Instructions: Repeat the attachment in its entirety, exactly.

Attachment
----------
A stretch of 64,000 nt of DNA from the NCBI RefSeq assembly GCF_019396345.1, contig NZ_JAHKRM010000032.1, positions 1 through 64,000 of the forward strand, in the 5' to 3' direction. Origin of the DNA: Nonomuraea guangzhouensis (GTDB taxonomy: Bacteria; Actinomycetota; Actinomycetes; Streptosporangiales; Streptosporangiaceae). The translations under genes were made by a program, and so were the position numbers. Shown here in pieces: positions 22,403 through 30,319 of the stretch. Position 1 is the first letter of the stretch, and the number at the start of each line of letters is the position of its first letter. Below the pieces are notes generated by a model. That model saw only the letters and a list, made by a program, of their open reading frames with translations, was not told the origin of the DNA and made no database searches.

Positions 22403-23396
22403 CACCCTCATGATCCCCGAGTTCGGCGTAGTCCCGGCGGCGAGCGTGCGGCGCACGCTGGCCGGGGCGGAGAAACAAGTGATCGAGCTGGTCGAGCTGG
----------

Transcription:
A stretch of 64,000 nt of DNA from the NCBI RefSeq assembly GCF_019396345.1, contig NZ_JAHKRM010000032.1, positions 1 through 64,000 of the forward strand, in the 5' to 3' direction. Origin of the DNA: Nonomuraea guangzhouensis (GTDB taxonomy: Bacteria; Actinomycetota; Actinomycetes; Streptosporangiales; Streptosporangiaceae). The translations under genes were made by a program, and so were the position numbers. Shown here in pieces: positions 22,403 through 30,319 of the stretch. Position 1 is the first letter of the stretch, and the number at the start of each line of letters is the position of its first letter. Below the pieces are notes generated by a model. That model saw only the letters and a list, made by a program, of their open reading frames with translations, was not told the origin of the DNA and made no database searches.

Positions 22403-23396
22403 CACCCTCATGATCCCCGAGTTCGGCGTAGTCCCGGCGGCGAGCGTGCGGCGCACGCTGGCCGGGGCGGAGAAACAAGTGATCGAGCTGGTCGAGCTGG